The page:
OCTOBER 22, 2021
Features in this issue (view online):
- Full Tilt: The Lifeblood of a Long-term Content Business
- Entrepreneur: Food Blogger … Hobby to Content Entrepreneur
- Stan: Instagrammer Grows Business with Help From Team
Don’t Just Grow an Audience, Create a Community
Audience and community are not the same thing. Yes, they’re related, but they’re not synonymous.
Your audience often is your content business’ primary asset – they’re the number that attracts advertisers and sponsors, and likely determines what they will pay.
Your community is the lifeblood of your business – they’re the people who engage with you, your content, and each other to ultimately sustain and grow your business.
An audience is a transactional relationship. A community involves mutually beneficial relationships.
If you’re in business for the long haul, a community will make that possible.
1. Detail the reasons for creating a community. What does your business want to achieve? What will community members get from it? You must account for both the business and the audience’s goals when creating your community. Otherwise, it won’t work.
Use this information to write a mission statement for the community.
2. Determine admission criteria (if there should be). Do you want anyone who can access the site to be allowed to participate? Or do you want the community to be a subscriber-only benefit? Can community members invite others to join?
3. Establish community guidelines. It’s better to establish operational and behavioral parameters, along with the ramifications if they’re violated, before a problem arises.
4. Pick a primary community platform. Look for a platform that your community could easily use (or is familiar with) and lets you achieve the reasons for creation, such as a Facebook Group, Twitch, Slack channel, Discord server, etc.
5. Start building the community. Potential community members will likely check it out before they decide to interact or join. You want to make sure there is something for them to see.
6. Go for launch. If possible, create an exclusive private launch to entice your subscribers or dedicated audience members to check it out. After a week or so, open it up to a wider group.
7. Live in the community. You don’t have to bring a blanket, but you should make time to interact in it a couple of times a day. Plan topical questions or interactive posts.
8. Assess success. After a month or so, look back at your goals and see if you’re achieving them. If not, troubleshoot the potential problems, but don’t give up.
9. Let the community drive. You know it’s a success when the members, not you, assume informal control. They start conversations, point to new opportunities, and clear up misconceptions new posters may have. Your role can take a backseat (or at least the passenger’s side in the front seat).
And that’s how a community differs from an audience. You’re not just growing numbers; you and they are growing a new environment that’s good for them and your business.
– Ann Gynn
To learn more on how to do it and some caveats, read the longer story.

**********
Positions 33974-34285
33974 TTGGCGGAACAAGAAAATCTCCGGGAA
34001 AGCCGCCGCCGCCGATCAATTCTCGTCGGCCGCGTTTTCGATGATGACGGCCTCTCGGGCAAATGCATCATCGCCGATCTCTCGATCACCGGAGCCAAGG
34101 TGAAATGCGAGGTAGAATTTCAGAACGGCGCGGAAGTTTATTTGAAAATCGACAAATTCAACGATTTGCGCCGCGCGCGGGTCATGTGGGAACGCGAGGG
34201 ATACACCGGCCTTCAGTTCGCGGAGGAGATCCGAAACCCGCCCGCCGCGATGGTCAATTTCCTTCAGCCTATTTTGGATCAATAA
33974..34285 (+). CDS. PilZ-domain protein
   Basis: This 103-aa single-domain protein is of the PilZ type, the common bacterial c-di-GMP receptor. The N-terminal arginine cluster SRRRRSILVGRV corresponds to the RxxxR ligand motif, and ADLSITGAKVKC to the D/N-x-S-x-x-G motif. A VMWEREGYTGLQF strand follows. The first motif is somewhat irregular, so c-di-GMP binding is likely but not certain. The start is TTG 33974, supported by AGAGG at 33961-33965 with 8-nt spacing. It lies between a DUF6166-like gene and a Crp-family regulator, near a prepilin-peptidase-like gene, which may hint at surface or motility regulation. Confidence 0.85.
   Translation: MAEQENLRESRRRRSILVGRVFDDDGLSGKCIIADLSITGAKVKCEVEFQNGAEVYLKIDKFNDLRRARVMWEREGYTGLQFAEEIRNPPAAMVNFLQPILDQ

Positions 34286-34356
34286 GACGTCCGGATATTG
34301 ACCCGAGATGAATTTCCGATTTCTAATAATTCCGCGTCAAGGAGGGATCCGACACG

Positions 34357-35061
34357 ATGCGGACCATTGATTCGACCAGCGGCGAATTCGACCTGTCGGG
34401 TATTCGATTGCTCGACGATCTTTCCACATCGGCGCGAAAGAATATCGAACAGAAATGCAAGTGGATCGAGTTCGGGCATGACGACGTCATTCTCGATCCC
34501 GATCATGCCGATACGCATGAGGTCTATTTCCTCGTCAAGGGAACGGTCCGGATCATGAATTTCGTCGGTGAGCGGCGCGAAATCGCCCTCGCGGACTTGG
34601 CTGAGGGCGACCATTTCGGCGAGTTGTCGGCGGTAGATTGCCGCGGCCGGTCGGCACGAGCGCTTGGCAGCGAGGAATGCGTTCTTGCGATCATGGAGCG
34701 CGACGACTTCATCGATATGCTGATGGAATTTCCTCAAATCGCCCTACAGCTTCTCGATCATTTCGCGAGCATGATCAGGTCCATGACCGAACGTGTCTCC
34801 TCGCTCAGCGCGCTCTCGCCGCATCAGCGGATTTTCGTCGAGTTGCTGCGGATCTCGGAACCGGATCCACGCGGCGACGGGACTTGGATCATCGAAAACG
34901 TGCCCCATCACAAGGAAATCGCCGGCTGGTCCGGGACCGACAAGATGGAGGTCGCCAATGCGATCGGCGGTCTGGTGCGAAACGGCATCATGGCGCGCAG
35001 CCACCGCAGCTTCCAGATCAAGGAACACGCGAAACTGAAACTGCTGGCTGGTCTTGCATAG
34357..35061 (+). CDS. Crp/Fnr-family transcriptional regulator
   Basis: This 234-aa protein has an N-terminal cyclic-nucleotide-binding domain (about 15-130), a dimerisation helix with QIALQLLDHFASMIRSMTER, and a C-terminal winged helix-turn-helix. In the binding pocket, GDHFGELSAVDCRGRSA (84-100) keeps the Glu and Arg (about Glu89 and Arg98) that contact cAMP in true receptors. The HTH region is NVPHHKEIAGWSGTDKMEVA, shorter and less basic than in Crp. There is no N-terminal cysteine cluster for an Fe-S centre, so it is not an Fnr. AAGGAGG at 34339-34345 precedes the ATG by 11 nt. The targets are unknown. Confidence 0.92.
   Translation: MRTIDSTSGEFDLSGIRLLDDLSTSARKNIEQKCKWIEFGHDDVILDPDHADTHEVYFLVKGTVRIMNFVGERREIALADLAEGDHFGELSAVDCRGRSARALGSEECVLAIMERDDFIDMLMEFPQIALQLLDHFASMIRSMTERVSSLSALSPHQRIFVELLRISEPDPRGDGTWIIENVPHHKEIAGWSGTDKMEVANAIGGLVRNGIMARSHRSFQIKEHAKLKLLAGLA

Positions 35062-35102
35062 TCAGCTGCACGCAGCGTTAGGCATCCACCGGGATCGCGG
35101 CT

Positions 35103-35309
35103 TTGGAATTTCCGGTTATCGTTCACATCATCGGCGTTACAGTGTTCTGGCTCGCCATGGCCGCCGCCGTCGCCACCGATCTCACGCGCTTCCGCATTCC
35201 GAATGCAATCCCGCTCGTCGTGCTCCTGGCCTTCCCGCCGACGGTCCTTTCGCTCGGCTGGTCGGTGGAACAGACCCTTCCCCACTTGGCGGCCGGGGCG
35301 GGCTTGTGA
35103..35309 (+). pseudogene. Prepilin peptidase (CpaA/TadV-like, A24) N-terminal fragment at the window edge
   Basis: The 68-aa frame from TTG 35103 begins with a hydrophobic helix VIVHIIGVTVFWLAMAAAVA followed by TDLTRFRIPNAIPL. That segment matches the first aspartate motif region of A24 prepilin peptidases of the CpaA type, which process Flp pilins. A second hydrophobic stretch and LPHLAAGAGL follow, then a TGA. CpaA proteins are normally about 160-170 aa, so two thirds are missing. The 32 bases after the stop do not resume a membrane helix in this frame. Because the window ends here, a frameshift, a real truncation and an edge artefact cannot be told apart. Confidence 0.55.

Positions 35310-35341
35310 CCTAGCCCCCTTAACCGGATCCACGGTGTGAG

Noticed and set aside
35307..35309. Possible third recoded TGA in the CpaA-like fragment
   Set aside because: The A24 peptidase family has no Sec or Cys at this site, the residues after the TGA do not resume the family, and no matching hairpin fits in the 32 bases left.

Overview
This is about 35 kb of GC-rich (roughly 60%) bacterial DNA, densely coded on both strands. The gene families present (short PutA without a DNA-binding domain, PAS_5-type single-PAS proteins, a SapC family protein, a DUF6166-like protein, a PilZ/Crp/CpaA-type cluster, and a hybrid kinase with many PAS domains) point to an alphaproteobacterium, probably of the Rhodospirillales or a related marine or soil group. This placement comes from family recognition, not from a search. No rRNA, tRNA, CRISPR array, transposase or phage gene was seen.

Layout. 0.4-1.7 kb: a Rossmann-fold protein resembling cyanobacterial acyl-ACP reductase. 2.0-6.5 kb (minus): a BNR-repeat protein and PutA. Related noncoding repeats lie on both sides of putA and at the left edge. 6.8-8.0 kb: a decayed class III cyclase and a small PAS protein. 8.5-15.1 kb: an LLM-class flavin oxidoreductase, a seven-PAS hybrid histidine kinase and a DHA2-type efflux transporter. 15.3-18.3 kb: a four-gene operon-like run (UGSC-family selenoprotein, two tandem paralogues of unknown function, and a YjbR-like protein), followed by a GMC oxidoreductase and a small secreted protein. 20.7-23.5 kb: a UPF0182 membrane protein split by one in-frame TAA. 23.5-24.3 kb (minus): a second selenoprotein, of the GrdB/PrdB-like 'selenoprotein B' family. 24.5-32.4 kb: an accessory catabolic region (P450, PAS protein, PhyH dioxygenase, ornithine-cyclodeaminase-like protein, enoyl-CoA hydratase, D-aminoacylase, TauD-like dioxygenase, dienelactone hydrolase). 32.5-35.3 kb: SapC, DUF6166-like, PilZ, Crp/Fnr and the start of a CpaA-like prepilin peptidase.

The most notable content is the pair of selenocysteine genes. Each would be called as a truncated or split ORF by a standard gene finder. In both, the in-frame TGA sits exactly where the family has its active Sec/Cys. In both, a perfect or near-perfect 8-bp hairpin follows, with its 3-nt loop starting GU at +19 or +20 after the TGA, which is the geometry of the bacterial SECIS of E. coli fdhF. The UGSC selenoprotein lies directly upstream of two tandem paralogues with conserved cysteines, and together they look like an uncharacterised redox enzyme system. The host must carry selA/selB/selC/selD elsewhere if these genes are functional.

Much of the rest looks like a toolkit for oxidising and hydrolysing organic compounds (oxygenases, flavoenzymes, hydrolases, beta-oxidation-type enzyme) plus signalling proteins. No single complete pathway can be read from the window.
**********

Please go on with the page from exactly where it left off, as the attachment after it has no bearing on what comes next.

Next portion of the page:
content entrepreneur spotlight
Food Blogger and Her Team of 6 Create Affordable Plant-Based Recipes
Entrepreneur: Toni Okamoto
Biz: Plant-Based on a Budget
Tilt: Affordable plant-based recipes
Primary Channel: Instagram (484K)
Time to First Dollar: A few months
Rev Streams: Ads on site AdThrive, three cookbooks, e-books, brand sponsorships (most successful stream of income), and brand recipe development
Our Favorite Actionable Advice:
- Listen to your audience: An advocate of plant-based eating, Toni heard from many people concerned they couldn’t afford to eat that way and pivoted her content.
- Listen to your supporters: Toni took the advice of a friend and CEO who helped her develop a SWOT analysis for her business and set a three-year annual income goal.
- Listen to Toni: She says you shouldn’t expect an Instagram post to go viral or become an overnight success. Show up every day to play the long game.
– Bonnie Azoulay
To learn more about how she pivoted from a hobby blog to a content entrepreneur and more, check out the longer story.
Know a content creator who’s going full tilt? DM us or reply to this email.
Caught on … The Startup
“Creators who lean heavily on algorithms to make a living need to tread carefully.” – Nick Wolny
things to know
we’re a stan for JaLisa Vaughn-Jefferson
JaLisa Vaughn-Jefferson grew her online empire while working in IT. She quit her day job in 2017, eventually quadrupling her Instagram following. This year, she’s already earned $700K.
She focuses on sharing beauty, style hauls, and her husband and adorable newborn with her 295K Instagram followers and 50K YouTube subscribers. Campbell Francis Group pitches her to brands like Macy’s and Pampers. Today, her team also includes a full-time assistant and project manager and contracted video editor and photographer.
Why we’re a Stan: JaLisa recognized building a business isn’t necessarily best done solo. By hiring and contracting her team, she can focus on her priorities and bring in more brand opportunities that resonate with her audience.
– Shameyka McCalman
To read more of JaLisa’s story, check this out.
the business of content
- How Content Creators Use Community Tokens (Content Inc. podcast)
- Donald Trump Launches TRUTH Social (This Old Marketing podcast)
- What Stacey Abrams Learned from the Moment Her Small Business Fell Apart (Fortune)
- 6 Ways to Know if You’re Ready to Make the Jump from Employee to Entrepreneur (Entrepreneur)
- 33 Must-Read Small Business Tips for New Entrepreneurs (Kabbage)
the tilt team
Your team for this issue: Joe Pulizzi, Ann Gynn, Laura Kozak, Marc Maxhimer, and Dave Anthony, with an assist from Bonnie Azoulay, Shameyka McCalman, and Don Borger.